Gelatin is a hydrophobic protein usually found in wheat which is also a globular protein and also used in some edible coatings/films due to its low cost and availability. Gelatin coatings usually depict good transparency, mechanical and barrier properties and can be manufactured via an extrusion or casting process. The nature of the gluten has significant impact on its filming properties.

2.6 Lipid-based coatings and films

Lipids are naturally hydrophobic in nature making them very good materials to be used in edible coating since they can help resolve moisture migration into the fresh food product which can cause some significant deteriorative changes in the food material. Some example of lipids used in edible coatings include wax and paraffin [14].


3. Methods of application of edible coating/films

3.1 Dipping

This technique is the oldest commercial technique but still relevant until now. The concept of dipping technique is by immersing the fresh food produce into the coating solution to allow complete wetting of the surface of the food material. After that the coating solution is drained out to remove excess coating from the food surface. Finally the fruit is dried to form a well intact coating with the food surface. This can be applied to a wide range of viscous coating solutions.

3.2 Layer by layer method

Layer by layer method is based on alternate deposition of oppositely charged polyelectrolytes that result in a more effective control of the coating properties and functionality. This method leads to the production of several layers of the films which can help to improve the effectiveness of the edible coating.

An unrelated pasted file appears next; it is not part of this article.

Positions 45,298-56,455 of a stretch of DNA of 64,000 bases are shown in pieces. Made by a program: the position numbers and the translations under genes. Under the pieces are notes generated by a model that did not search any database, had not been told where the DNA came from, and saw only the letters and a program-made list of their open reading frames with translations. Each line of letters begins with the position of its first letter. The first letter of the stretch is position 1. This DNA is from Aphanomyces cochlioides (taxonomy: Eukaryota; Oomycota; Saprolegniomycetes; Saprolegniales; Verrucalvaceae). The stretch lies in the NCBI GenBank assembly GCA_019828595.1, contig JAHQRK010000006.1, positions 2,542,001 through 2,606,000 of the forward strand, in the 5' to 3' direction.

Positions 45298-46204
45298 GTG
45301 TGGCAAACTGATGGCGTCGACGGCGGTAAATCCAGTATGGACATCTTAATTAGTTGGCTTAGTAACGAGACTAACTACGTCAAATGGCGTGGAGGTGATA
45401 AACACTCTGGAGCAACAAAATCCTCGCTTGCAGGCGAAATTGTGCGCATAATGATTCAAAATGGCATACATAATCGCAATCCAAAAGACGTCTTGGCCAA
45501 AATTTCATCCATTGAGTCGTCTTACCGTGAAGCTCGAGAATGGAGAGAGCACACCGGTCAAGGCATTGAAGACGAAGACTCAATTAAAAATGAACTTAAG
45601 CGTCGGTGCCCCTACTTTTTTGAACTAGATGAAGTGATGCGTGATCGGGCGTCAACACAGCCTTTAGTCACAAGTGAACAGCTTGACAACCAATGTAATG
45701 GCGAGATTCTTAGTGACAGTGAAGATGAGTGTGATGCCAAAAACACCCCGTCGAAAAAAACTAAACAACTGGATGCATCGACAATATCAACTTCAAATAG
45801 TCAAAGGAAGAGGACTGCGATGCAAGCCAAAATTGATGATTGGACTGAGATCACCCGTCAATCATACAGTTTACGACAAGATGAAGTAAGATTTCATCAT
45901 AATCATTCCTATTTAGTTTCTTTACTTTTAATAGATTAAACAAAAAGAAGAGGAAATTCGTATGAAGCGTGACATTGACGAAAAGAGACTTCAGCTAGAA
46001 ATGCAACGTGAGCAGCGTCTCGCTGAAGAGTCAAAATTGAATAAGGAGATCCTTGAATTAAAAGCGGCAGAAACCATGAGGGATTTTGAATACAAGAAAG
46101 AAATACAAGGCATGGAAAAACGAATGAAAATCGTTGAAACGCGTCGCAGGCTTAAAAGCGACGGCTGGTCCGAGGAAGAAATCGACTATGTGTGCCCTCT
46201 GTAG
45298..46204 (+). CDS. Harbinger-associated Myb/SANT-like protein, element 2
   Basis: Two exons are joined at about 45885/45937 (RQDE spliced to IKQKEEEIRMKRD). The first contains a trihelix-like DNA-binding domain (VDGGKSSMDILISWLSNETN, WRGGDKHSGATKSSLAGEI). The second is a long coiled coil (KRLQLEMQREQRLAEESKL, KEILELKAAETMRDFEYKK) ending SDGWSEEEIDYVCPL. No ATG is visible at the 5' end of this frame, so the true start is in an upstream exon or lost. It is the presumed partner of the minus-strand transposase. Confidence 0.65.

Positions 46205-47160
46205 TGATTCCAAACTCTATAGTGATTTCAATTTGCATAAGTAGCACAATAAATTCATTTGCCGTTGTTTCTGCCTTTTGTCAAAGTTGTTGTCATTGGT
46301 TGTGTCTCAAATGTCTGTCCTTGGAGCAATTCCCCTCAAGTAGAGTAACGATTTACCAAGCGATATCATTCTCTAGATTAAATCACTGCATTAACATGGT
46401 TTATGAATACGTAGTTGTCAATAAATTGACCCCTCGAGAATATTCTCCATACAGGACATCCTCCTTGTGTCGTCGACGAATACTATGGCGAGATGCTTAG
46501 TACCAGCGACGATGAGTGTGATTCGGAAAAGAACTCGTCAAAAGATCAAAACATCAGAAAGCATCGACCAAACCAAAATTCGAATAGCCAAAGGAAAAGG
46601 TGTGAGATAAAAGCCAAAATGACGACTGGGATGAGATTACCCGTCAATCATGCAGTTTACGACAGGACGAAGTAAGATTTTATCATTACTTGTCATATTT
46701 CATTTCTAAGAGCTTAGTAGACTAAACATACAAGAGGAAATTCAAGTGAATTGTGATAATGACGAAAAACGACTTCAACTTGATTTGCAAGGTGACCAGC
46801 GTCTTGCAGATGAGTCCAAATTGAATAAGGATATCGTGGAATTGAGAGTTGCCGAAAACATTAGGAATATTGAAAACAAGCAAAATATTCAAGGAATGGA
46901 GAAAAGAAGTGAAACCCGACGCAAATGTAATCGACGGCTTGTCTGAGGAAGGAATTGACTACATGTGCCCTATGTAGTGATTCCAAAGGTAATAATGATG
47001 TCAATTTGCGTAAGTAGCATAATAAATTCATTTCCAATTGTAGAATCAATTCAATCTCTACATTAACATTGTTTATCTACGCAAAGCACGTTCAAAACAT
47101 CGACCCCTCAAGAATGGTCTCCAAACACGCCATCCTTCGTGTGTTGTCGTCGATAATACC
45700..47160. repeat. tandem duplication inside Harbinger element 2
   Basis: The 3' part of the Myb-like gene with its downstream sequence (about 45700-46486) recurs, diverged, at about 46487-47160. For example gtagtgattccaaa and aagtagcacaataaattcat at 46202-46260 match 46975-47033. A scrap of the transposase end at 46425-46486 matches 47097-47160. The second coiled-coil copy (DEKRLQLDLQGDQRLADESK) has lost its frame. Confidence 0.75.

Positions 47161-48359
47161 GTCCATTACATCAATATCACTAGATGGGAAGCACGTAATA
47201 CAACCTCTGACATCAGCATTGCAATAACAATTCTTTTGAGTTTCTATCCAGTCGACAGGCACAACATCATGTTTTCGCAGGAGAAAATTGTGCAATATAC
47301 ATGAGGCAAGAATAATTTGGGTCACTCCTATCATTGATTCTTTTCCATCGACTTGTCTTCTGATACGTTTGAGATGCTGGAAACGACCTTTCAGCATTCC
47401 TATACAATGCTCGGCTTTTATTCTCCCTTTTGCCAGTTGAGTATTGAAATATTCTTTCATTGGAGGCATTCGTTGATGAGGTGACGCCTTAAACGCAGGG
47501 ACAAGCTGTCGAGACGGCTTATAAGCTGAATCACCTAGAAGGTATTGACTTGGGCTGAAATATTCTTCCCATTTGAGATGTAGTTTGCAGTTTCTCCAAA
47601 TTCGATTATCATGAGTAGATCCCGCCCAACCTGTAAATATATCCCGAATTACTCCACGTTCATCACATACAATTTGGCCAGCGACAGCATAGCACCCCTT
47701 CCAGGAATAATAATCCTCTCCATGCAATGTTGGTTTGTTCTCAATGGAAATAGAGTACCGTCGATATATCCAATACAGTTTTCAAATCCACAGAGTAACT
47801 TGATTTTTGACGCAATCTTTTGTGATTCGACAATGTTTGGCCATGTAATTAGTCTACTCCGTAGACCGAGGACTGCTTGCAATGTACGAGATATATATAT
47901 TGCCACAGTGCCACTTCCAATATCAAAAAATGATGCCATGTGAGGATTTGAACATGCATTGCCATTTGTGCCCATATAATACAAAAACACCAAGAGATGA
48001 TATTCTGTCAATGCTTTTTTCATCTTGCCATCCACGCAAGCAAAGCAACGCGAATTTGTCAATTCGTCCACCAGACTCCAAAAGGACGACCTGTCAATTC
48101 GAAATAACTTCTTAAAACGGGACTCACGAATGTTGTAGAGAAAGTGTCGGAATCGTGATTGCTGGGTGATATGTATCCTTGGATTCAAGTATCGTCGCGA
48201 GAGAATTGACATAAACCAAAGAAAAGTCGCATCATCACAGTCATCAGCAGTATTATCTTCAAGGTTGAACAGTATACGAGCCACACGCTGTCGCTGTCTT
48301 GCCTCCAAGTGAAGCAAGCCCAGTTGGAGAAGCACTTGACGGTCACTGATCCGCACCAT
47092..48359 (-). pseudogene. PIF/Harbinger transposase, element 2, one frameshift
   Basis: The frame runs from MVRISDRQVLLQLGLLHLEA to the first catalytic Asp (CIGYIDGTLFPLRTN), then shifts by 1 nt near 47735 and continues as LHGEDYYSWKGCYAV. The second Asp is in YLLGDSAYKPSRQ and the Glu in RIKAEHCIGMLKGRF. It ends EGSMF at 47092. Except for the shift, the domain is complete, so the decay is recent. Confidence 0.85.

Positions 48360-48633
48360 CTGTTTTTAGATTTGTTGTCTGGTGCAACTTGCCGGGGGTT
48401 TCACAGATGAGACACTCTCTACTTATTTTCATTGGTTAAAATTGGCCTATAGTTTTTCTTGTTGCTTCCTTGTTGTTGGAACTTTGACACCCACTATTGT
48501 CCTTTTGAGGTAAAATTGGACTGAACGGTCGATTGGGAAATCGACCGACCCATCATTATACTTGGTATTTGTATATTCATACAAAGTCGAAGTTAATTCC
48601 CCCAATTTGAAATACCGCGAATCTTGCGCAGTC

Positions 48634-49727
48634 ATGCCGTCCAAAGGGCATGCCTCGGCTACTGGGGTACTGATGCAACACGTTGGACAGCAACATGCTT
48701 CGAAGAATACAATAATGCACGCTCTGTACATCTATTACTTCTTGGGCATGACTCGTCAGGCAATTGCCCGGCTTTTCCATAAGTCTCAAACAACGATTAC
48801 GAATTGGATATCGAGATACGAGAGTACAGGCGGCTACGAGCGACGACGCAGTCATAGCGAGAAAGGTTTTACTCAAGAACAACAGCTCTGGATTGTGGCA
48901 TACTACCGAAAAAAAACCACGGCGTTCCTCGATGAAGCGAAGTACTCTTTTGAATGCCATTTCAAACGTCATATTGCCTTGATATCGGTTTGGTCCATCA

3.3 Vacuum impregnation technique

Vacuum impregnation technique is a further advancement of the dipping method. The difference is having a vacuum environment during fruit dipping. That is, instead of dipping the food material in a normal dipping tank, the fresh food is submerged in an airtight vacuum application. The food material is subjected to atmospheric restoration while it remains immersed in the coating solution under atmospheric pressure.

3.4 Spraying method

Spraying method is more suitable for less viscous coating solutions which can be sprayed at high pressure. Formation of polymeric coating using spraying system is affected by drying time and temperature. The advantage of applying the spraying technique is, the surface area of the liquid coating increase through the formation of droplets and distribution over the fruit surface.

3.5 Foaming and dripping method

Foaming and dripping method are considered as traditional methods in coating application. These methods are now gaining low popularity among researchers and industrial practitioners in fruit industries. With the dripping technique, the coating is being applied directly to the fruit surface using brushes However with the foam application, a foaming agent is added to the coating. Then, compressed air is blown into the air of applicator tank. Extensive tumbling action is applied to break the foam for uniform distribution.


4. Benefits of edible coatings/films